Paddy Power’s parent company stands to lose up to £110m as a result of coronavirus pandemic

Sports Staff
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Paddy Power Betfair parent Flutter Entertainment would take a £90-£110m pound hit to full-year earnings if coronavirus sports fixture restrictions remain in place until the end of August, but horse racing continues without spectators.

If horse racing is cancelled in Australia, Britain and Ireland and its shops are closed, the gambling group estimated that this would incrementally reduce group earnings before interest, tax, depreciation and amortisation (EBITDA) by around 30 million pounds per month.

Shares in the company fell 15% at the open.

The Dublin-based group’s EBITDA in 2019, excluding its investment in the United States, was £426m. It said on Monday that prior to a raft of sporting cancellations, trading so far this year had been running ahead of expectations.

Major sports events cancelled or suspended due to the virus include elite soccer competitions such as the English Premier League and Champions League, as well as golf’s first major of the year, the Masters, all big events for bookmakers.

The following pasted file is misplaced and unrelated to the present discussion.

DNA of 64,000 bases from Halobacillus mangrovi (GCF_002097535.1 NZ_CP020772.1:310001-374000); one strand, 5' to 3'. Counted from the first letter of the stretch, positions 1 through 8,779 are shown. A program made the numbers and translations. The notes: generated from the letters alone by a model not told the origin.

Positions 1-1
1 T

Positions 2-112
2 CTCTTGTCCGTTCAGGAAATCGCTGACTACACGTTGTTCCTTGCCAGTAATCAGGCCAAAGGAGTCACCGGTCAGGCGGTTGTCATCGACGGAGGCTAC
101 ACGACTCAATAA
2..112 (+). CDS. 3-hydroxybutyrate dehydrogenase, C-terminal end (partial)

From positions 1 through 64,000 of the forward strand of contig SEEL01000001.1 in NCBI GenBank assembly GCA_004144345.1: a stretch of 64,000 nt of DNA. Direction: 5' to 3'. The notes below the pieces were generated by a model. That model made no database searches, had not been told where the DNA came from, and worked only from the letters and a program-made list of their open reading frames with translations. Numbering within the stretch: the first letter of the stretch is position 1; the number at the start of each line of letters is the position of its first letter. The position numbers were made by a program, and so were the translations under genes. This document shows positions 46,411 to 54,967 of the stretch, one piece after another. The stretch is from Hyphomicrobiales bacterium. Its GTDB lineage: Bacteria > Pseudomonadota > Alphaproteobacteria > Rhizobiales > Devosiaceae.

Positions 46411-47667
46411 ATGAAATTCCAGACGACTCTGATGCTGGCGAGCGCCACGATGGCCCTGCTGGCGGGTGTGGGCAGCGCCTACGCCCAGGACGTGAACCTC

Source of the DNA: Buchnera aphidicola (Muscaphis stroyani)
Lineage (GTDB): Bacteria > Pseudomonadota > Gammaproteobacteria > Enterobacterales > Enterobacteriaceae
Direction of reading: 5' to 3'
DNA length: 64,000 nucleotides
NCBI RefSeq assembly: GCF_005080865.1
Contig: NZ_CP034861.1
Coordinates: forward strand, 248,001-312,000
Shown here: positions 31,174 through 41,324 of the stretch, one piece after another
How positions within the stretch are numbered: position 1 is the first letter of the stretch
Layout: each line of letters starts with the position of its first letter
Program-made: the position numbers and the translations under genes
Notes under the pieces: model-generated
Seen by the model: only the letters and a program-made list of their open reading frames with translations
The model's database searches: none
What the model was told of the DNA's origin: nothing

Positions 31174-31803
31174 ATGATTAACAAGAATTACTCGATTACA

Exceptions include some Australian sports – where Flutter operates under the Sportsbet brand – and British, Australian and Irish horse racing. Britain’s annual Cheltenham racing festival – a major event for Paddy Power Betfair – went ahead without restrictions last year.

Flutter, which agreed in October to buy Poker Stars operator Stars Group Inc (TSG) TSGI.TO in a $6 billion share deal set to create the world’s largest online betting and gambling company by revenue, generated around 78% of its revenues through bets placed on global sporting events last week.

Flutter said in its profit warning that it retained a strong balance sheet with a net debt to EBITDA ratio of 0.7 times at the end of 2019, well below its covenant level of 3.5 times earnings and that it will continue to explore ways to mitigate the impact of cancellations.

“The challenge currently facing our business and the industry more widely is unprecedented in modern times,” Flutter Chief Executive Peter Jackson said in a statement.

“While our near-term profitability will be impacted by the essential measures being taken globally, the board will remain focused on protecting shareholder value and managing the business through these turbulent times.” Reuters

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